• Reply
    Mike McLain
    September 2, 2012 at 7:24 am

    Loved the music and I agree, Tipper. The new praise music just doesn’t get the job done the way the old hymns do, in my opinion. We attend a great church with a caring and effective pastoral staff, but the music does not do it for me. It is also WAY too loud. I think that in another 30 years, no one in this country is going to be able to hear!

  • Reply
    Sue Crane
    September 2, 2012 at 7:16 am

    moving rendition – and Pap kinda stood out a bit more. He has a lovely tenor voice – some are harsh and strained but his is mellow and easy. I, too, have many memories and just plain good feelings with gospel music. Great for an early Sunday beginning. God Bless

  • Reply
    Miss Cindy
    September 2, 2012 at 7:15 am

    Tipper you’ve done a fine job of expressing your feelings about our mountain gospel music. Your description was clear and your story at the end was like icing on the cake. Her brain could not remember her family but her soul remembered the words that had comforted her all her life. It is the feeling of being comforted that make these songs so special.
    Yes indeed, Pap and Paul do a fine job of that song.
    I’m still not used to the new player. I still try to scroll up to mute the player like we had to on the old player. This one is more convenient, the controls are right there at the tip of the page all the time.

  • Reply
    Sheryl Paul
    September 2, 2012 at 7:03 am

    Gospel music is my favorite form of music. Amazing Grace is the one I like the best. Probably because both my momma and grandma were Graces.

  • Reply
    September 2, 2012 at 5:45 am

    I love Oh What a Savior and am listening now. love that sweet harmony. the last five songs in your list we sung over and over and over. singing was my favorite part to. and i have been in the churches with these old hymns and like you, they moved me and made me sing and cry. the new ones don’t. there is nothing like a small church full of people singing their hearts into these songs

  • Reply
    Stephen Ammons
    September 2, 2012 at 5:29 am

    One of the first things that caught my eye was the photo of the Bethel church sign. I noticed that the second board of the sign was left blank and makes me wonder if that was intentional. Are they saying they are not Independant,Freewill,or Missionary but just a group of believing christians getting together to worship.
    I agree with you on the old time gospel music and wish I could hear alot more of it.I remember our preacher told us that if you don’t feel like singing along with the group or find yourself tapping your foot while listening that something is wrong.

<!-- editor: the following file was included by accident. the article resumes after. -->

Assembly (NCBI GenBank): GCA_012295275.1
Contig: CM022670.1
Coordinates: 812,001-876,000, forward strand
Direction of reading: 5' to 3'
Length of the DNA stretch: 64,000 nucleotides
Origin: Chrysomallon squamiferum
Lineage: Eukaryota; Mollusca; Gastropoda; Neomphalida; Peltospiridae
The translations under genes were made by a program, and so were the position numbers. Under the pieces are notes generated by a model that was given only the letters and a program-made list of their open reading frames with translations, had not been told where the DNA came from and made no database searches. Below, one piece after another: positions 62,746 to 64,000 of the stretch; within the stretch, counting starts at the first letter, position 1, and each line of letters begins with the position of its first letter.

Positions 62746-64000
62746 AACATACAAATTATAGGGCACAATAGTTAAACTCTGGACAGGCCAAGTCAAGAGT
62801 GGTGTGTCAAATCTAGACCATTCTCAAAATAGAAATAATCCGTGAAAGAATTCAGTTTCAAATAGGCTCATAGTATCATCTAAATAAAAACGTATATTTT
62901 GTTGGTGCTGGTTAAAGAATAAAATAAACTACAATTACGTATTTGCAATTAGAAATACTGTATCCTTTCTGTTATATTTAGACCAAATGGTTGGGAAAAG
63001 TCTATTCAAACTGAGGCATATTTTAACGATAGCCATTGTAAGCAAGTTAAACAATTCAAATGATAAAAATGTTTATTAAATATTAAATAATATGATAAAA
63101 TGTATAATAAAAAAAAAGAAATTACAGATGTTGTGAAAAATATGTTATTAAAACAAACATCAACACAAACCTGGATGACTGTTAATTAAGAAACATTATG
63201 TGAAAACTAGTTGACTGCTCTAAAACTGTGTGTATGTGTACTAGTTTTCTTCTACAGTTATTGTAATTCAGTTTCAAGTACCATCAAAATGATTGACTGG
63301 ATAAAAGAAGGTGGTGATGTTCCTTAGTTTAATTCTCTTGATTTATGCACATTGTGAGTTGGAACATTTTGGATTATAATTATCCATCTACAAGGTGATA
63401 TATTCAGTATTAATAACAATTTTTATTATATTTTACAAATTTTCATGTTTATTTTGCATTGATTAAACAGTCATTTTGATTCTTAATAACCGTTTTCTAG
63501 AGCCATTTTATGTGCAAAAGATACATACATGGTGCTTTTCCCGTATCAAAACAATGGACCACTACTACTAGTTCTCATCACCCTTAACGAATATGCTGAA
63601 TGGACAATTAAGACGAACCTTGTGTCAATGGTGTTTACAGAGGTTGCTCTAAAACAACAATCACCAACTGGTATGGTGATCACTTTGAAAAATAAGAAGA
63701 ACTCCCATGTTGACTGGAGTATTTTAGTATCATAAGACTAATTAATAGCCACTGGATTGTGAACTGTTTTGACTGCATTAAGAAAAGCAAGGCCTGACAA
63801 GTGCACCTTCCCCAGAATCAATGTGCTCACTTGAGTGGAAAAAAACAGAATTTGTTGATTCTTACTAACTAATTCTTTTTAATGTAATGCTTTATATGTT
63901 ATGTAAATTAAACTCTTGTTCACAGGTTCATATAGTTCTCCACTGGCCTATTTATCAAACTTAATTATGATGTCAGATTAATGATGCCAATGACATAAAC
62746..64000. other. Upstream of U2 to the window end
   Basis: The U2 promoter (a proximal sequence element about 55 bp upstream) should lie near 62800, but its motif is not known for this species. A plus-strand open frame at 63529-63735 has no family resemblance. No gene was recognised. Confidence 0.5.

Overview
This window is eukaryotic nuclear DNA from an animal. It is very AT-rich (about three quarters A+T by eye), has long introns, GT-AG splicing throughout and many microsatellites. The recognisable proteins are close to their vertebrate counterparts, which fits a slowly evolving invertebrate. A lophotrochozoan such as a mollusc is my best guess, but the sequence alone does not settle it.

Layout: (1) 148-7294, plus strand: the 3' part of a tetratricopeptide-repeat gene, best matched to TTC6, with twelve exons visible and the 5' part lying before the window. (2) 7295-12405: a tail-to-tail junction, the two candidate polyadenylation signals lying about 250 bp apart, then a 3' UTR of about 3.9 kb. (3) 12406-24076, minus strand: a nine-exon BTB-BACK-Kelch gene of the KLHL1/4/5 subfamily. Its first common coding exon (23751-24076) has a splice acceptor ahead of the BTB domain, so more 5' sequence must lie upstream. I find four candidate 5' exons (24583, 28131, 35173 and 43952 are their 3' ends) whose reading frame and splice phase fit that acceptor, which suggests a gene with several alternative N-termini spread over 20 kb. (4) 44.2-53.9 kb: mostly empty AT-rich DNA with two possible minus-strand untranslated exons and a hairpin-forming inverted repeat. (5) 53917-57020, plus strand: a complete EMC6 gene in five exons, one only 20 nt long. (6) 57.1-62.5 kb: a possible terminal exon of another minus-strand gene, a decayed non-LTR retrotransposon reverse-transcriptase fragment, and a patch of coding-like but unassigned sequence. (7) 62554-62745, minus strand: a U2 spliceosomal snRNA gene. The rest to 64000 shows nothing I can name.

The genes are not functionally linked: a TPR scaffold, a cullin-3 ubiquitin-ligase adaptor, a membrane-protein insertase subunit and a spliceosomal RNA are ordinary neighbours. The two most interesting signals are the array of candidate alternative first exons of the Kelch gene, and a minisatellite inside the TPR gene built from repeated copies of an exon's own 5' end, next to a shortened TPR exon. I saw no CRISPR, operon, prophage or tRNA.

And I will have to say that Pap and Paul did a super job on that song. It’s easy to tell if a singer believes what they are singing or if they are just putting on a show. Have a super day. 🙂

  • Reply
    September 2, 2012 at 4:58 am

    A pleasant read for a Sunday morning and one which I find I agree with in its entirety. Our counterpart to these old songs in the UK are the old carols and hymns which were not considered appropriate by the compilers of Hymns Ancient And Modern which form the basis of Christian worship in this country. Even as a baby, I’m told, I used to yell when church services came on the radio. How I loathe that music! It’s probably the reason why I avoid church services to this day. I can happily put up with disagreeable decor, disagreeable weather and even disagreeable people but I draw the line at disagreeable music. Then one day I heard carols being sung in a Yorkshire pub – wow! that was something quite different. Like the Appalachian gospel songs it sounded like music of the people. Somehow when we listen to these songs we feel we know the people who wrote them, decent, honest people with the same weaknesses that we all have. I shall spend a happy hour this evening clicking on all the links you’ve provided above.

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    September 2, 2012 at 4:45 am

    I too grew up singing those great old hymns in a little country church. Even tho I liked some of the new praise songs,they’re called, they just don’t reach down inside me like the older ones that I sung for so many years. It’s hard to get away from my raising and I say if it’s not broke don’t fix it.